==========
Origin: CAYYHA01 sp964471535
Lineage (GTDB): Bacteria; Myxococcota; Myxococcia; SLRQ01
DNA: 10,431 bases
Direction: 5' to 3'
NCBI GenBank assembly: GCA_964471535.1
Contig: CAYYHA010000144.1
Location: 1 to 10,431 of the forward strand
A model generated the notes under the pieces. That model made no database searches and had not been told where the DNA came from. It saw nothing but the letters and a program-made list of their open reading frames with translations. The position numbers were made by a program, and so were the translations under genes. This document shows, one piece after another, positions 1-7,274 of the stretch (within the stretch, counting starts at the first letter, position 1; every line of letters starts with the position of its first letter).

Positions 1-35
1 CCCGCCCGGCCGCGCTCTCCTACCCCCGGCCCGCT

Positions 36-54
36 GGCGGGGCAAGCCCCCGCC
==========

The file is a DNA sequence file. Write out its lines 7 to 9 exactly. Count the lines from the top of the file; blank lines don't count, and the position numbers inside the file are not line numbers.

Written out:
Location: 1 to 10,431 of the forward strand
A model generated the notes under the pieces. That model made no database searches and had not been told where the DNA came from. It saw nothing but the letters and a program-made list of their open reading frames with translations. The position numbers were made by a program, and so were the translations under genes. This document shows, one piece after another, positions 1-7,274 of the stretch (within the stretch, counting starts at the first letter, position 1; every line of letters starts with the position of its first letter).

Positions 1-35